Shelter medicine program takes veterinary care to rural area
By Sarah Nickerson
In 2019, Maddie’s Shelter Medicine Program at Cornell provided four one-day veterinary wellness clinics to pets of low-income residents of Schuyler County, New York. The goal of these clinics was to provide pets who might not otherwise have access to veterinary care with routine wellness checkups, necessary vaccinations and assessment for further care that they might need.
An Engaged Opportunity Grant from the Office of Engagement Initiatives funded this community-engaged project. These grants are available to Cornell faculty and staff, providing funding of up to $5,000 in support of projects that not only involve collaboration with community partners, but also provide Cornell students with community engagement opportunities.
Clinics were held in April, May, September and October in collaboration with the Humane Society of Schuyler County at its facility in Montour Falls. Access to health care is an issue for both people and their pets in many parts of the U.S. and the world. The lack of preventive veterinary services in these areas results in pet overpopulation, and infectious disease and other human or animal health risks.
Maddie’s Shelter Medicine staff and Cornell veterinary students, led by instructor Dr. Erin Henry, were able to serve 190 animals from more than 100 households during the four clinics. Under faculty and intern supervision, veterinary students provided physical exams, vaccinations and parasite treatment/preventives.
“Of the 190 animals seen, 49 were intact (not spayed/neutered),” said Georgie Taylor, president of the Humane Society of Schuyler County. “This finding presented an excellent opportunity to educate owners regarding the importance of pet sterilization and to schedule pets for the income-eligible spay/neuter program provided by our shelter outreach services.”
Students gained hands-on experience, which allowed them to improve their client communication skills, refine their physical exam skills, gain knowledge of dental disease evaluation and to receive feedback not only from the supervising Shelter Medicine veterinarians, but also from clients.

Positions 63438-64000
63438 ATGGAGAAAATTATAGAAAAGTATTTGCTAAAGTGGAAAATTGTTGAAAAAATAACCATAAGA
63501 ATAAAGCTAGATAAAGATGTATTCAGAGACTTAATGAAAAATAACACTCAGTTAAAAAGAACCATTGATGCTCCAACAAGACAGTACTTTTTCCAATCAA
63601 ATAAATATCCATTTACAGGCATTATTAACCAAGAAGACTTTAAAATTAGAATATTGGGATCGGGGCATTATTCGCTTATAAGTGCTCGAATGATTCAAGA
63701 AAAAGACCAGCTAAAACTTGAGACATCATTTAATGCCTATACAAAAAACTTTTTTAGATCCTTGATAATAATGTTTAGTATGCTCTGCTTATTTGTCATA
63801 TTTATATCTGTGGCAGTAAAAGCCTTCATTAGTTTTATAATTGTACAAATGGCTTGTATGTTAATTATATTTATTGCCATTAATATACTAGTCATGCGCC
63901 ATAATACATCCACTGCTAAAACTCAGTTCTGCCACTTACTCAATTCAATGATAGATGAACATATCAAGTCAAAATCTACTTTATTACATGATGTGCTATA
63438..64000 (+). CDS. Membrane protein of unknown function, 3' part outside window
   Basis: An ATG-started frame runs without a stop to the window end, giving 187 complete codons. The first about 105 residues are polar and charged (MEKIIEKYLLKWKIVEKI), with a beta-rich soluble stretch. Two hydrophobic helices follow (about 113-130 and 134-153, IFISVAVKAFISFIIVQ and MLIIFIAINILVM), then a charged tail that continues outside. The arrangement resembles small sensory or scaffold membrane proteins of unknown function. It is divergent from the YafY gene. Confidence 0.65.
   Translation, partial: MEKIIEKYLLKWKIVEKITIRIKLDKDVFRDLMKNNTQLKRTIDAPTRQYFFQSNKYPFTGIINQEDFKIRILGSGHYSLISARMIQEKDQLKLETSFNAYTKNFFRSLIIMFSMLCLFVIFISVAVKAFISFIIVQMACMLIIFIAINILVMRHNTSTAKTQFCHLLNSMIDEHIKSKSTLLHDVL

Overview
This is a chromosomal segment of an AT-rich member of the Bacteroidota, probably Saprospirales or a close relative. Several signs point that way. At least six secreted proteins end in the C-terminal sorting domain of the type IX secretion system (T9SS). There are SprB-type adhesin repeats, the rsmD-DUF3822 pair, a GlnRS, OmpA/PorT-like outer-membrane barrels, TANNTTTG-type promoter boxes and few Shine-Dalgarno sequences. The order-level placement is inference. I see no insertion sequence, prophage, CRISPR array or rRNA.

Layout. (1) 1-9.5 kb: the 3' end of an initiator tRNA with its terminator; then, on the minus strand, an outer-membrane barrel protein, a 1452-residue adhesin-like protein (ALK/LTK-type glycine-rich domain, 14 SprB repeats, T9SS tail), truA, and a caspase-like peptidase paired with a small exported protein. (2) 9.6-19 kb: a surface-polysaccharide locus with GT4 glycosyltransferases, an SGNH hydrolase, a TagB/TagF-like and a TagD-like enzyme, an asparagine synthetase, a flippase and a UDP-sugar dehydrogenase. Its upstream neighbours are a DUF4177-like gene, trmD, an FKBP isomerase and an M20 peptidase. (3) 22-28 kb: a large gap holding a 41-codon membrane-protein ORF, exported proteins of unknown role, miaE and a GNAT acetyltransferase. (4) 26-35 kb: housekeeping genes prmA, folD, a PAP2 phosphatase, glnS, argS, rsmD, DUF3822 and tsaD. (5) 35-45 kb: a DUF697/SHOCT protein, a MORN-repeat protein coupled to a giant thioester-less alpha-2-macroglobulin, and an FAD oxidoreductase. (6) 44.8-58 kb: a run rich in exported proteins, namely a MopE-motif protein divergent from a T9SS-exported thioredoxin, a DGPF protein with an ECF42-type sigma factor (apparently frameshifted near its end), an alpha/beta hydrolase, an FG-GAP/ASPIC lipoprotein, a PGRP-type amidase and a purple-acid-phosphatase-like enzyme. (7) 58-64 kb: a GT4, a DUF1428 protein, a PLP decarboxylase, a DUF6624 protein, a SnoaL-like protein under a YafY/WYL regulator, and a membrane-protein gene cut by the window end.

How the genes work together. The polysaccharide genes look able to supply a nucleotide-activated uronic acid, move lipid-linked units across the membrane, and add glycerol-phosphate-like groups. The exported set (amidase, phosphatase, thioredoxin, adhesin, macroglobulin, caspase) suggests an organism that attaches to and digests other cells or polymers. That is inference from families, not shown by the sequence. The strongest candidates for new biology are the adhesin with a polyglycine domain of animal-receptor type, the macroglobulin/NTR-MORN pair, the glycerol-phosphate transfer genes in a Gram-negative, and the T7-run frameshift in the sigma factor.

Renee Staffeld ’16, a fourth-year veterinary student, has participated in several Shelter Medicine activities during her time at the College of Veterinary Medicine. Volunteering at the Schuyler County Wellness Clinics has been especially memorable, she said.
“I think it can be easy to be blind to the extreme poverty that surrounds Ithaca, but the poverty is real, and there are a lot of animals with no vet care,” she said. “I think it’s important for vet students to see this and to realize that, as veterinarians, we will have a powerful skill that can help not only animals, but people as well.”
Henry and Maddie’s Shelter Medicine Program are currently seeking funding for the next stage of this outreach project, with the intent of providing more specialized surgical and medical services, including dentistry, to specific pets in need that were identified during the initial wellness clinics.
“The provision of wellness services differs greatly from the provision of surgical services in both the skill set gained by the students and the level of service provided to the community through continued interactions with clients and advanced care of their pets,” explained Henry.
“Veterinary medicine truly is a people field,” said Staffeld. “You can change someone’s life by simply providing kindness and care to the pet they see as a family member.”
Sarah Nickerson is program coordinator for Maddie’s Shelter Medicine Program.